Hopefully you’ve been skiing instead of trolling the malls for Christmas gifts. Here’s a few more suggestions for the backcountry skier on your list:
Having your ski boots warm when you slip them on sure feels nice. Plug a
heated boot bag into your car’s cigarette lighter and your boots will be toasty when you get to the trailhead. They’re pricey ($200) and heavy (4 lbs+); cheaper DIY options are available.
We’ve used a variety of boot dryers over the years including the Turbo WildSnow Special made from inexpensive computer fans.
This season we’re using a portable heater by Innovative Gear that plugs into the car or a regular 110v wall socket.
We’re always on the search for lightweight but tough luggage. A real find is the 40L Conductor duffel by Flowfold. Guaranteed for life, it’s made of DiamondFiber, a strong fabric originally used to revolutionize the performance of racing sailboats. I’ve used a Conductor bag for literally every adventure this past year and it still looks like new.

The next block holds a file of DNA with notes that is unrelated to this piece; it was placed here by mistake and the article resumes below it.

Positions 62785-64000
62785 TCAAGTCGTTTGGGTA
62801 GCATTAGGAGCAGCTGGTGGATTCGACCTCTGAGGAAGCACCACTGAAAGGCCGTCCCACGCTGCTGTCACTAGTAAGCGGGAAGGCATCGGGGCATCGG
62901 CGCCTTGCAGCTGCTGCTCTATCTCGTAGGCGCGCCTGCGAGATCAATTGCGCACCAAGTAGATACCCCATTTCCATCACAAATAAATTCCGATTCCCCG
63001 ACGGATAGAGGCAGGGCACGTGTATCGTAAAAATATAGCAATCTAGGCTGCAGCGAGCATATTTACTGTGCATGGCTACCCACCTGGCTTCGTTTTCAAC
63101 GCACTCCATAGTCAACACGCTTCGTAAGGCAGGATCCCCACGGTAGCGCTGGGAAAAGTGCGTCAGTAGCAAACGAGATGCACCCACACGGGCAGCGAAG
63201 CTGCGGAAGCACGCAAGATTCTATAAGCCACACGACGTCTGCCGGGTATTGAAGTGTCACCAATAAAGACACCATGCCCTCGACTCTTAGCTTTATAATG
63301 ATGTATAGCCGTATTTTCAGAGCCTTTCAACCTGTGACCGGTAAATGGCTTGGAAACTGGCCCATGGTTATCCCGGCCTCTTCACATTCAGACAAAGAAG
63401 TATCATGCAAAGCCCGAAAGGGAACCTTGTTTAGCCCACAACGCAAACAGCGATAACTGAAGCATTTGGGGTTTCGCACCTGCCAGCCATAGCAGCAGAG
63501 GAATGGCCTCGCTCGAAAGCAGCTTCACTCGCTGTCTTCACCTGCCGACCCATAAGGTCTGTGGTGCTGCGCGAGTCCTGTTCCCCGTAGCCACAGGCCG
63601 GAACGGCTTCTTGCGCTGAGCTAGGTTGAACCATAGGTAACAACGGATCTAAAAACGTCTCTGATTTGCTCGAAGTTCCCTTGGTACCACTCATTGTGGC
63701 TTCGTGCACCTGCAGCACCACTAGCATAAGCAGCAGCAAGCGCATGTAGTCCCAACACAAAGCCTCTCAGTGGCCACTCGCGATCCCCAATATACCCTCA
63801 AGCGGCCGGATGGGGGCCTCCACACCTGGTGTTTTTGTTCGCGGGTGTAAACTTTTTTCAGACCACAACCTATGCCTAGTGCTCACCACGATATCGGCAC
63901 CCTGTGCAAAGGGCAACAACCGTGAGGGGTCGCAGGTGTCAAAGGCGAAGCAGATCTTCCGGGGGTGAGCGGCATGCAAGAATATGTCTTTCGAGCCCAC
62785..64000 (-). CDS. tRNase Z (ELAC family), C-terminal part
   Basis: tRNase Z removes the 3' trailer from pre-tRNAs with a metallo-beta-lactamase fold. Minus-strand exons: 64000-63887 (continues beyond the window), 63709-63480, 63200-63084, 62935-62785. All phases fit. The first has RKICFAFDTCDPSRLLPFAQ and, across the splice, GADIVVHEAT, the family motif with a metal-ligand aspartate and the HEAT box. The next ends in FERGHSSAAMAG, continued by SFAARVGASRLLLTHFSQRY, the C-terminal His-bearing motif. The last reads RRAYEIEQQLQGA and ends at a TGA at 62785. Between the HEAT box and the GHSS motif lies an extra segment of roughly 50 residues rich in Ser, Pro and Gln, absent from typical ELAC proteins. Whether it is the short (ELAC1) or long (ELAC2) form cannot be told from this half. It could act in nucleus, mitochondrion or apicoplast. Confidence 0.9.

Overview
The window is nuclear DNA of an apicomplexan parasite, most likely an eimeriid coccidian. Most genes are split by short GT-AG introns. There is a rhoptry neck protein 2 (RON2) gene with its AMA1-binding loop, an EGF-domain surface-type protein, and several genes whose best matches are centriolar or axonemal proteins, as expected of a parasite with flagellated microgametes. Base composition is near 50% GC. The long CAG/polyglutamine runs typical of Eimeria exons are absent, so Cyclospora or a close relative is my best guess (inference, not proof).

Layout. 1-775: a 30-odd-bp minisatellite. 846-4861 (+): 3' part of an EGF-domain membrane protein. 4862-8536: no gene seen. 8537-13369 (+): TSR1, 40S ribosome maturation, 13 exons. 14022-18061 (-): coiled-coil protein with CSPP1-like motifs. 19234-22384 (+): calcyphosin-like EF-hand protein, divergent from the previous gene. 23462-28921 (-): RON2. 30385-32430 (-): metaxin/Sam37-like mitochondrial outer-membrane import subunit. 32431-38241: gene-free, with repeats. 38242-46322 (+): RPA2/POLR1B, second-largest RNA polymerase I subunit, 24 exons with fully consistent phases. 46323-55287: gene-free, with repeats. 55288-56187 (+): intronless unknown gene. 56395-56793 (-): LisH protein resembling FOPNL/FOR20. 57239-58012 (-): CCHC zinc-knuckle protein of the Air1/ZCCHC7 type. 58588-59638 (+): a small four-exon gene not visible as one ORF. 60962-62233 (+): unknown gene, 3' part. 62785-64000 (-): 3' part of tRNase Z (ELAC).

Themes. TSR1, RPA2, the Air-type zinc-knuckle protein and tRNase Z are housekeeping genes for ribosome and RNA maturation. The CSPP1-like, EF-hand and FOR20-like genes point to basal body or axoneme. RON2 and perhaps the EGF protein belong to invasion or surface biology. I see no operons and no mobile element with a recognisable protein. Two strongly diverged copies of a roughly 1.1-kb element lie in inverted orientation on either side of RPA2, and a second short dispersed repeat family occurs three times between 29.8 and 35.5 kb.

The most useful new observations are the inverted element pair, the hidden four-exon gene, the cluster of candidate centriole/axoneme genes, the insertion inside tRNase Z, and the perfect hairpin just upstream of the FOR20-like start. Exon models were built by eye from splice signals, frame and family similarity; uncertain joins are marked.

Selecting backcountry ski boots is definitely a personal thing. We recommend working with a local shop and an experience bootfitter.
A boot to consider for the ladies is Celeste 2 by Scott. Sizing is similar to the old Garmonts. They offer impressive performance without being too heavy. My size 25 boots weigh in at 1308 grams. Roomy and warm, they are currently my favorite ski touring boots, especially for days with challenging conditions.
WildSnow Girl, Lisa Dawson, is the luckiest girl in the world. Also known as Mrs. WildSnow.com, she tests whatever gear she wants. She gives the WildSnow family of websites the feminine voice.